This is a typical Suffolk church built of flint with a massive battlemented tower at the west end with buttresses with decorative flushwork. It has buttresses nave with a lower chancel and splendid south porch. This has flushwork walls and small sundial above the entrance.
The chancel is 13thC with 15thC nave, tower and porch.
Even though there are no side aisles it feels a large church inside. The church is dominated by its magnificent double hammer beam roof with angels holding painted shields. The box pews date from 1630 and have Jacobean carved arches on the ends. This theme is continued on the sides of the pulpit.
The carved stone font has a very tall and elaborate cover shaped like a steeple and painted in red, green and gold. At the back of the church is an old fire engine dating from 1760 and last used on Guy Fawkes night in 1927. It could produce a jet of water up to 150’ high.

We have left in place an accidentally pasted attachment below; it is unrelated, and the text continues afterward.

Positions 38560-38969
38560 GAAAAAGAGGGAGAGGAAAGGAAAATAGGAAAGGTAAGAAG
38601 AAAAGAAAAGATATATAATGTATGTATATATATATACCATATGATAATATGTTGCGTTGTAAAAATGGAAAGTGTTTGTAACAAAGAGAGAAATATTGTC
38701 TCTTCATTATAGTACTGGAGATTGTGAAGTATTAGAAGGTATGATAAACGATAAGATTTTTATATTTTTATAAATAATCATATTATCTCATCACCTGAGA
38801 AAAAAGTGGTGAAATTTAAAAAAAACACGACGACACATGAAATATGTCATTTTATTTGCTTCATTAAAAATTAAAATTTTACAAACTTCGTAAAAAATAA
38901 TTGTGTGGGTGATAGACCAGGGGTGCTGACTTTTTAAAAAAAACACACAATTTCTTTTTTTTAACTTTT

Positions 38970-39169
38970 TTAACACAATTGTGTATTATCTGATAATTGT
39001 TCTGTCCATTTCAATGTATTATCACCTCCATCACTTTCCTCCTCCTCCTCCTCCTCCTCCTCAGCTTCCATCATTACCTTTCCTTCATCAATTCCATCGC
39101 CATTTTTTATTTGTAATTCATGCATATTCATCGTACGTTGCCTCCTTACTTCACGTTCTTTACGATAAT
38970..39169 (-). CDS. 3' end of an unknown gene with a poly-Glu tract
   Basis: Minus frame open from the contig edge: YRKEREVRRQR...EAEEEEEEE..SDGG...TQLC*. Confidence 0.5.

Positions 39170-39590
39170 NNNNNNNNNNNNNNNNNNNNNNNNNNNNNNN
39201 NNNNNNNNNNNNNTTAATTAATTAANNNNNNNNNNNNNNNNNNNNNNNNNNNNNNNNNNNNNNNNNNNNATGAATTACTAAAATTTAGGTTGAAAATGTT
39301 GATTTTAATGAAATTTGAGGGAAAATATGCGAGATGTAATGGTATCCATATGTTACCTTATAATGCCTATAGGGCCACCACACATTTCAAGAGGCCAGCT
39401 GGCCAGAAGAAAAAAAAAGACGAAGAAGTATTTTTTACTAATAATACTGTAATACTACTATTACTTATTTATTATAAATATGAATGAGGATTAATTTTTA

High on the west wall is a small doorway which would have been reached by ladder and given access to the tower.
There are a few fragments of medieval glass in the north window.
There is a notice inside the door explaining that areas that look in need of repainting are actually the remains of wall paintings. You do however really need the eye of faith to make out any detail on the areas to the left of the door or on the chancel wall by the pulpit. St Christopher on the north wall has a few indistinct lines.
The chancel roof has massive carved stone heads beneath the beams. The simple table altar has a carved stone reredos with two angels. There is the remains of a sedilia on the south wall as well as a consecration cross and many old monuments.
Like the outside, this is a fairly typical Suffolk church. There is nothing special about it to attract the visitors. it is just a nice church. The church is open 9-sunset. There is some parking by the lych gate or in the car park of the pub (unless it is lunchtime).